Posted: Thu 6th Dec 2018
Facebook offers small business owners access to a huge audience of potential customers with a massive amount of data to target them.
But it's not easy to grow your company's reach and acquire customers. Business owners and social media consultants from the Enterprise Nation member community share their advice on acquiring customers.
Start by thinking about your goal
It's important to start by thinking about what you want from a Facebook campaign. Are you aiming to grow your email list, drive people to your premises or something else?
Changes to the Facebook news feed have made it more difficult for small businesses to get content in front of people that follow their pages.
"One thing that can help is having five to 10 people lined up to like and share it. That makes it more relevant and more likely to get great interaction."
The difficulty of acquiring customers through an organic Facebook presence means many business owners turn to paid advertising.
It's possible to experiment for a relatively low cost. Louise recommends starting with a budget of between £3 and £5 per day and allowing your advert to run for at least three days to track performance. She says:
"Only add more money when you know the advert is converting into leads for your business.
"Take time to learn how to use Facebook Ads Manager and understand the different levels of objectives; awareness, engagement and conversion."
Segment your audience to acquire customers
Segmentation helps target adverts to customers who are relevant to your business, and Facebook has a huge amount of data you can use.
365DaySocial founder Faye Morgan says:
"Segmenting allows you to focus your content on people who have different needs. It's useful if you're targeting a range of audiences or if you offer several products or services to the same audience."
Faye recommends considering the following when building customer profiles and planning content:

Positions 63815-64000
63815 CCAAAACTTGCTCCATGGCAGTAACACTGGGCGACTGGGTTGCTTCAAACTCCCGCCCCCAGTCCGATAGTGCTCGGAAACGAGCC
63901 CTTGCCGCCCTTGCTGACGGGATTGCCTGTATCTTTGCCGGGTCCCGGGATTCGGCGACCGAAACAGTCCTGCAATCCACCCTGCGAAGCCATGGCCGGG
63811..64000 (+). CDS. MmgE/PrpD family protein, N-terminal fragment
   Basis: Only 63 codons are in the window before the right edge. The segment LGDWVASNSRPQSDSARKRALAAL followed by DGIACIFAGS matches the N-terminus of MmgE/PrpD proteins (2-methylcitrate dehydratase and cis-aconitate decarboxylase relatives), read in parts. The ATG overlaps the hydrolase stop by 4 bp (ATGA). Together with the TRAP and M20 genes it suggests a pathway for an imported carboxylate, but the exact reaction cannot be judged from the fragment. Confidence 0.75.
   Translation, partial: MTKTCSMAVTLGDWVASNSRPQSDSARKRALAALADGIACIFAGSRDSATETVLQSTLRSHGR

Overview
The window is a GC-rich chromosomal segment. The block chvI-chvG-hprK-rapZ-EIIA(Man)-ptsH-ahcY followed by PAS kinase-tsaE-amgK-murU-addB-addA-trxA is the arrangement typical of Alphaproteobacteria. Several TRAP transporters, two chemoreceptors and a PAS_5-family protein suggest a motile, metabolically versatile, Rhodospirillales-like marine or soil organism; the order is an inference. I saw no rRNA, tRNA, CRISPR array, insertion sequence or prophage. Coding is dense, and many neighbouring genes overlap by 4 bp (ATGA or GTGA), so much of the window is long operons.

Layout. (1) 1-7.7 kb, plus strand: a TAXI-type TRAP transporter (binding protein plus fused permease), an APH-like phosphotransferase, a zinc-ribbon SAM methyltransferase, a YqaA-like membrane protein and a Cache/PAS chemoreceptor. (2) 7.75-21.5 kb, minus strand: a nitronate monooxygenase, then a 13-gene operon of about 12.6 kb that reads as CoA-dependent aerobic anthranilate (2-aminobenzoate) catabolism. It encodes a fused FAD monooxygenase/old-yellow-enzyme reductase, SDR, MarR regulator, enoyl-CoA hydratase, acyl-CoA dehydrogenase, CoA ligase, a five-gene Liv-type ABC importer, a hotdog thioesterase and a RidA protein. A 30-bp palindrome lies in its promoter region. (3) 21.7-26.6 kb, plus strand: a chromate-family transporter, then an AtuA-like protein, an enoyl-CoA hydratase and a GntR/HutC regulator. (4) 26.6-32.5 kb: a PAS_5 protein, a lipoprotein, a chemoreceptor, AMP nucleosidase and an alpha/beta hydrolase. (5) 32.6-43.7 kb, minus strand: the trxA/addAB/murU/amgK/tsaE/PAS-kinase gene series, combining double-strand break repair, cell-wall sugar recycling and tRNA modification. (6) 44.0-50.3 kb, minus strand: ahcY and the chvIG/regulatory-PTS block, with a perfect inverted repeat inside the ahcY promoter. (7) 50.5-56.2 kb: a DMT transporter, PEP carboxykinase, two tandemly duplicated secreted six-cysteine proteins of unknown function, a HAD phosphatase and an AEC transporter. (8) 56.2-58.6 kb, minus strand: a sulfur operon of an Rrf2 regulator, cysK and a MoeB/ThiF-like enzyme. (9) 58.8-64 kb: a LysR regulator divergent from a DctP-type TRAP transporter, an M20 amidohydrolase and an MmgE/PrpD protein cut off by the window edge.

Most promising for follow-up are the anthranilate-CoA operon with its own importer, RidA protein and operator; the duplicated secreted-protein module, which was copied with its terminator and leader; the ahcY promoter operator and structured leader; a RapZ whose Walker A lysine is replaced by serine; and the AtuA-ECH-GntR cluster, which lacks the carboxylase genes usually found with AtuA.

Where they live and how old they are
Interests and what their personality is like
Where and how they shop
The pain points your business can help resolve
What time they're on social media
When you know who your ideal client is, you can use words and images that resonate with them. Combining a relevant tone with an offer that helps to solve their issue is powerful.
Louise Brogan says:
"You have to do the groundwork in advance. I could be looking for local fitness classes for women over 40 to start in the new year. If you show me an advert over Christmas of someone who looks and talks like me then I will click and try your class!"
M.Y.O.'s Sam also recommends testing Facebook adverts by spending £3 to £5 per day for a week or two to boost your posts.
"Target audience profiles that represent different segments of your customer base. For example, women aged 30 to 50 who read Country Living magazine and go to the V&A museum. See which sort of profile best interacts best with the advert.
"You should avoid putting lots of money behind broad demographics."
M.Y.O. spends about £125 per month on Facebook ads now it's developed its strategy.
Create Facebook-friendly content
Content is crucial to building a Facebook audience and acquiring customers. Creating great content takes time.
Content calendars outline the themes you're going to cover, improve accountability and help generate ideas. It's important to be consistent and deliver what your audience is looking for – there are no shortcuts!
The business owners we talked to provided some other short tips on creating content that converts.
1. Facebook loves video
Videos are an eye-catching way to capture attention and build engagement, although they may not generate as many clicks as images.
Sam Lehane says: